The three theories and their various hypotheses may not give a full and satisfactory explication of the content of the Marxian historical and sociological doctrines. The important point in this approach is the recognition of the fact that historical materialism is a miscellany of deep insight, ideological oratory, devoid of empirical meaning, and clearly false conjectures. Into the two latter categories fall, for instance, such pronouncements as that the relations of production must conform with the character of the productive forces; that no social order ever disappears before all the productive forces, for which there is room in it, have been developed; that there will come the period of social revolution; that mankind always takes up only such problems as it can solve. The list of such pronouncements, perhaps important from the ideological viewpoint but not capable of empirical interpretation, could be continued.
The elusiveness of the precise content of the Marxian historical materialism has resulted in a variety of interpretations each of which claims to provide its ‘only correct’ understanding. Unlike a political scientist or a politician, a social scientist is interested in their empirical relevance and truth, and not in their conformity with some extra-logical requirements. Among the interpretations claiming validity on account of their agreement with Marx’s genuine doctrine that of Marxism-Leninism deserves special attention because of its tangible relevance in the life of many people at the present time.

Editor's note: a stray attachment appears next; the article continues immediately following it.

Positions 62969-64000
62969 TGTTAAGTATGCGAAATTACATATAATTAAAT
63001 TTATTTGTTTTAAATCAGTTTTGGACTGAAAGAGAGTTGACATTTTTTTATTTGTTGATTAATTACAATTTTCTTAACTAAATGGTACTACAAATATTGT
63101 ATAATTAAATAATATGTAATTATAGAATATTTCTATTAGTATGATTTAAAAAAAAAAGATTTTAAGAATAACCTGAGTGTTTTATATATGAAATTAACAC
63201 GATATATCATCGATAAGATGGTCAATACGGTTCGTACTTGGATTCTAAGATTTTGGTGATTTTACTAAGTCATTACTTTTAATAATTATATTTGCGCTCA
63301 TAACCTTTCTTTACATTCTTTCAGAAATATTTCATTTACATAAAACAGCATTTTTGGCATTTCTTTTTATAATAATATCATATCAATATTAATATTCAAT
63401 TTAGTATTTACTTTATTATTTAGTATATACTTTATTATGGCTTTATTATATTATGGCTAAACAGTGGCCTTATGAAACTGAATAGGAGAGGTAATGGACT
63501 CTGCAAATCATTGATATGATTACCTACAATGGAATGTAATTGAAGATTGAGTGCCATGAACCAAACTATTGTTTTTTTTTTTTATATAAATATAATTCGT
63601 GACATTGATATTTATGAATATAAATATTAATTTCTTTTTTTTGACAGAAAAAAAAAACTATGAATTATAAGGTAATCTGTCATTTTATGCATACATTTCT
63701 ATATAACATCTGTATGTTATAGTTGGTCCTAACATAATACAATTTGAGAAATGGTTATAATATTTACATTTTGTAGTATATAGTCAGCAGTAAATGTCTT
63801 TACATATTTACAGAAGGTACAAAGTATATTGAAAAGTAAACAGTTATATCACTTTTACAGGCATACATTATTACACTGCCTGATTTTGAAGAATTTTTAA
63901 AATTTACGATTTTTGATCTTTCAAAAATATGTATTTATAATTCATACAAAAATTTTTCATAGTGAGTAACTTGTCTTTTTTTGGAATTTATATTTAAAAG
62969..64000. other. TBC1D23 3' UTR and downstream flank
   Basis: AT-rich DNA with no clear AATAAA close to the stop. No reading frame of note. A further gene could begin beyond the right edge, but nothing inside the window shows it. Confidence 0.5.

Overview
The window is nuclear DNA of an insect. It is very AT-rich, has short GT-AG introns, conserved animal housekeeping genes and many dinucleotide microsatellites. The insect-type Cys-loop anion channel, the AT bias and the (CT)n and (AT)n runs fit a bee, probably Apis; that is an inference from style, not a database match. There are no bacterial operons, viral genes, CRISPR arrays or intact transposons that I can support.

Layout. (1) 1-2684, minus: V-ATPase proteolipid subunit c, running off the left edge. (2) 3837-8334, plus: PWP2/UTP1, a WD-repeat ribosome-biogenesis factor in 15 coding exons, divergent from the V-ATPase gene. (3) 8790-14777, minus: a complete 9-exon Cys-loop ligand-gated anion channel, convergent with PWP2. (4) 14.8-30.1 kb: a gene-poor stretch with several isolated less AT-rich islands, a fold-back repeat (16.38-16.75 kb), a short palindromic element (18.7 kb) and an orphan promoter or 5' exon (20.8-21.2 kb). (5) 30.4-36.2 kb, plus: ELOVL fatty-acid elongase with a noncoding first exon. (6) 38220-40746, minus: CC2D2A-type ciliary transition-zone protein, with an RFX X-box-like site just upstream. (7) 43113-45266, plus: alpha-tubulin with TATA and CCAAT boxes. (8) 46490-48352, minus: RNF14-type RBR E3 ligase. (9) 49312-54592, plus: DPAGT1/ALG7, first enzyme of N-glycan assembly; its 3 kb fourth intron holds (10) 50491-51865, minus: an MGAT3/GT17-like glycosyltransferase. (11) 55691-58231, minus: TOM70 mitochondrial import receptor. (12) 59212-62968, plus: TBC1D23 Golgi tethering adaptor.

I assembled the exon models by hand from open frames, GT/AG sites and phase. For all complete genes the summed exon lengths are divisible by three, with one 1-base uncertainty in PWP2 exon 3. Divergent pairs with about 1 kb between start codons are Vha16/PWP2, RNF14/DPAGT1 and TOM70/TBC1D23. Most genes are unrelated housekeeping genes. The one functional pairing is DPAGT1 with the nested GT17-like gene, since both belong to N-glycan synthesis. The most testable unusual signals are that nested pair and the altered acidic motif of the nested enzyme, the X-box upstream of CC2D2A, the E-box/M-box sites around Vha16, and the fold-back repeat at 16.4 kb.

Marxism-Leninism goes in some respects beyond what Marx’s statements warrant or what can be maintained without offending logic and truth. Thus, it maintains that in every State, where means of production are privately owned, the State is only a device for the protection of the interests of the propertied class; that every work of art serves the interests of only one class; that every class can be represented only by one political party; that with the abolition of private ownership of the means of production there disappears the exploitation of man by man of every sort, and the working classes gain an actual controlling influence on the way in which they are governed. These are clearly false assertions. Although they have some remote connection with what Marx and Engels said, they cannot be regarded as an interpretation or as implications of the Marxian historical materialism.
On the other hand, Marxism-Leninism fails to adopt some important component parts of the Marxian doctrine. These concern, above all, Marx’s assertion that society is a system of social and economic classes with conflicting interests. It was maintained that this assertion no longer applies to post-capitalist socioeconomic formations. The Marxist-Leninist point of view was criticised on the ground that when national economy is nationalised the social stratification changes but does not disappear. Nor does it stop creating tensions and conflicts of interests of various groups.
In this respect Lange supports Malewski. According to Lange, the idea that in the socialist socio-economic formation tensions and conflicts of interests are entirely absent has no place in the sociology of historical materialism. It should be regarded as a hiliastic and eschatological survival of utopian socialism. In every formation the relations of production and the superstructure are conservative factors and the development of the relations of production always lags behind the development of the productive forces. Consequently, in the socialist formation also there appear social strata whose privileges are associated with a certain developmental stage of the relations of production or of superstructure. This gives rise to conflicts, which, however, in the absence of antagonistic social classes can be solved peacefully; though not without struggles, yet without revolutions.